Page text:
Table 1

Participants’ demographic and metabolic characteristics according to glucose tolerance status






p value









 Sex, men (%)






 Age (years)

43.6 ± 0.8

47.1 ± 1.7

44.3 ± 1.8

54.8 ± 1.6


Body composition


 Body weight (kg)

87.4 ± 1.2

85.9 ± 2.7

85.0 ± 2.6

88.5 ± 1.9


 BMI (kg/m2)

29.54 ± 0.35

28.99 ± 0.71

30.06 ± 0.87

30.89 ± 0.72


 Waist circumference (cm)

96.02 ± 0.92

95.88 ± 2.00

96.51 ± 2.14

102.82 ± 1.76


 Total-body fat (kg)

26.54 ± 0.76

25.00 ± 1.62

28.12 ± 1.69

26.90 ± 1.62


 Visceral fat (kg)

2.76 ± 0.12

3.12 ± 0.28

2.95 ± 0.28

4.30 ± 0.30


 Liver fat (%)

4.43 ± 0.32

5.85 ± 1.14

7.97 ± 1.14

11.50 ± 1.44


 Fatty liver

52 (24.8%)

9 (22%)

18 (41.9%)

25 (69.4%)


 IMCLTibialis anterior (arbitrary units)a

3.84 ± 0.13

4.10 ± 0.34

4.55 ± 0.30

4.09 ± 0.31


Metabolic characteristics


 Fasting glucose (mmol/l)

5.01 ± 0.02

5.84 ± 0.03

5.04 ± 0.05

6.06 ± 0.05


 2 h glucose (mmol/l)

6.18 ± 0.06

6.25 ± 0.13

8.91 ± 0.13

9.42 ± 0.19


 Fasting insulin (pmol/l)

57 ± 2

76 ± 10

63 ± 6

86 ± 6


 2 h insulin (pmol/l)

400 ± 21

441 ± 56

731 ± 72

907 ± 77


 HOMA-IR index

1.74 ± 0.08

2.67 ± 0.37

1.92 ± 0.18

3.13 ± 0.24


 Insulin sensitivityOGTT

14.24 ± 0.50

11.32 ± 0.96

11.02 ± 0.73

6.97 ± 0.56


 ISIclamp (μmol kg−1 min−1 [pmol/l−1])b

0.070 ± 0.003

0.066 ± 0.009

0.052 ± 0.003

0.042 ± 0.004


 ∆Ins30−0/∆Glc30−0 ratio (pmol/mmol)

167 ± 14

129 ± 13

109 ± 10

99 ± 11


 AUCIns120/AUCGlc120 (pmol/mmol)

65 ± 3

67 ± 7

60 ± 6

66 ± 5


 Fetuin-A (μg/ml)c

269 ± 4

257 ± 8

288 ± 9

268 ± 8


 Adiponectin (μg/ml)c

14.0 ± 0.5

15.1 ± 1.6

13.4 ± 0.9

11.6 ± 0.8


Values are unadjusted means ± SE

For statistical analyses, non-normally distributed variables were log transformed. Body weight, BMI, waist circumference and total-body fat were adjusted for age and sex. The other variables were additionally adjusted for total-body fat. Insulin secretion indices were additionally adjusted for insulin sensitivity

IMCL, intramyocellular lipids, ISI, insulin sensitivity index

aAvailable in 291 individuals (NGT n = 184; IFG n = 33; IGT n = 43; IFG+IGT n = 31)

bAvailable in 224 individuals (NGT n = 147; IFG n = 21; IGT n = 31; IFG+IGT n = 25)

cFetuin-A and adiponectin were available in 293 individuals (NGT n = 185; IFG n = 37, IGT n = 40 IFG+IGT n = 31).

dχ2 test

Fig. 1

Visceral fat (a, p = 0.03), liver fat (b, p < 0.0001), circulating adiponectin (c, p = 0.14) and circulating fetuin-A (d, p = 0.15) in individuals with NGT, IFG, IGT and IFG+IGT. Visceral fat and liver fat were adjusted for sex and age. Circulating adiponectin and fetuin-A were adjusted for sex, age and total-body fat

Among the metabolic characteristics, insulin sensitivity adjusted for age, sex and total-body fat decreased from NGT to IFG+IGT. HOMA-IR was particularly high in individuals with IFG and IFG+IGT, while insulin sensitivity estimated from the OGTT and measured by the clamp showed a more continuous decrease from NGT to IFG+IGT. A similar trend was observed for insulin secretion adjusted for age, sex, total-body fat and insulin sensitivity estimated from the OGTT. Levels of the adipokine adiponectin were not different among the categories. Because adiponectin levels differ between men and women, analyses for adiponectin were also done separately in men and women. There was a small difference in adiponectin levels in women (NGT: 16.23 ± 0.66 μg/ml; IFG: 19.6 ± 2.33 μg/ml; IGT: 14.82 ± 0.95 μg/ml; IFG+IGT: 12.6 ± 1.47 μg/ml, p = 0.016), whereas there was no difference in men (p = 0.09) among the categories. In all individuals there was a difference in the levels of the liver-derived protein fetuin-A (Fig. 1c, d). In this respect, the adjusted levels of fetuin-A were higher in individuals with isolated IGT compared with individuals with isolated IFG (p < 0.05).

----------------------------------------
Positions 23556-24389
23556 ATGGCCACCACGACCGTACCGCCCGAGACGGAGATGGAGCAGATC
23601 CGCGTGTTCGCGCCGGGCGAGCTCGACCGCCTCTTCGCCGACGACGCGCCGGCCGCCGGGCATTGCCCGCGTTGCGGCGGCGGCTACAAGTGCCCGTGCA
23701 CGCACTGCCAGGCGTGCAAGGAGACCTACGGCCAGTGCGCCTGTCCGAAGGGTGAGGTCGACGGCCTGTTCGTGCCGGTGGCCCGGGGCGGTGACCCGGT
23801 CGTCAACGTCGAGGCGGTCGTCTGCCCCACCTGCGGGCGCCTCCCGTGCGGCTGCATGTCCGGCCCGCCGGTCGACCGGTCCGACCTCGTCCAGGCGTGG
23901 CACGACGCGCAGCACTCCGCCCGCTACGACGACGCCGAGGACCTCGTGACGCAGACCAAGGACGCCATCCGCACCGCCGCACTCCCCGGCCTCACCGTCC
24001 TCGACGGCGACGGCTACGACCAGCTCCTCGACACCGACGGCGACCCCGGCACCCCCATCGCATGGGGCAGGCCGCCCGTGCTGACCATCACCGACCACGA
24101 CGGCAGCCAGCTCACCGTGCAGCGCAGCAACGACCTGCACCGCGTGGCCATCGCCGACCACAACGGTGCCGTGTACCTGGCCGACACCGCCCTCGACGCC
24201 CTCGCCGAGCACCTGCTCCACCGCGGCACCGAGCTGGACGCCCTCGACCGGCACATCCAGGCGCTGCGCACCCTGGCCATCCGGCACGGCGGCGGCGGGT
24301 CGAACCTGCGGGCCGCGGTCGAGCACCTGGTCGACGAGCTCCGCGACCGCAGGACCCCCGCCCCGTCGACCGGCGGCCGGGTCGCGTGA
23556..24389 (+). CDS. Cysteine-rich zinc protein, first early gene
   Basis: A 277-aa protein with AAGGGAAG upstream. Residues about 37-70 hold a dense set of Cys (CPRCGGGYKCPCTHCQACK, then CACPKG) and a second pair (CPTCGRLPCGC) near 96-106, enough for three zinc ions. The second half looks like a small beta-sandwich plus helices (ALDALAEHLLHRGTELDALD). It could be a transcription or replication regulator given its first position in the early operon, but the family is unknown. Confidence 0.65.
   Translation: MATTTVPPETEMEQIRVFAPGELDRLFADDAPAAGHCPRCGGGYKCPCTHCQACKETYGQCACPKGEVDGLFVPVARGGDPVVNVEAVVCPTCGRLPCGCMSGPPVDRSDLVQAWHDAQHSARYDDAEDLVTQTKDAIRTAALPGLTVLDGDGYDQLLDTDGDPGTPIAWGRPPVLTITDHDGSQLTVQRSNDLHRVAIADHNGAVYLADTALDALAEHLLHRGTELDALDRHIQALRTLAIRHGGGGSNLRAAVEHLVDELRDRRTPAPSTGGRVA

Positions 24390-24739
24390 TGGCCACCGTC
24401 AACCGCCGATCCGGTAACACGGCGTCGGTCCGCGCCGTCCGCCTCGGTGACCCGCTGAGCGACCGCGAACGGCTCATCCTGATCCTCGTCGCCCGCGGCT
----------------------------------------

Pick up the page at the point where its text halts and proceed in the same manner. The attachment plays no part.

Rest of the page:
Because of the number of tests performed a type I error may have occurred. However, because the variables tested in our study are highly correlated, and because we had a clear a priori hypothesis, namely that liver fat and its humoral product, fetuin-A, levels are more strongly correlated with prediabetic categories than visceral fat and its major humoral product, adiponectin, it is questionable whether a correction for multiple comparisons is appropriate. Nevertheless, when we corrected for the four tests performed, the relationships of liver fat and visceral fat with glucose categories remained significant also at the new α level of 0.0125, while the relationship of circulating fetuin-A with the glucose categories was only of borderline significance (p = 0.015).

Predictive effect of the variables on fasting and glucose tolerance categories

To investigate the impact of the fat compartments and their humoral signals in determining the fasting glycaemia and glucose tolerance categories, we performed forward stepwise regression analysis. As independent variables we chose the variables age and sex as well as liver fat and visceral fat that were different among the categories and total-body fat, which is a determinant of visceral fat and liver fat. In a model including these variables, liver fat was the strongest determinant followed by age (Table 2, model 1). In another model including age, sex, circulating adiponectin and circulating fetuin-A, age was the strongest determinant of the categories followed by fetuin-A and adiponectin (Table 2, model 2).
Table 2

Determinants of fasting glycaemia and glucose tolerance categories in a forward stepwise linear regression analysis


Score χ2

p value

Model 1







Total-body fat



Visceral fat



Liver fat



Model 2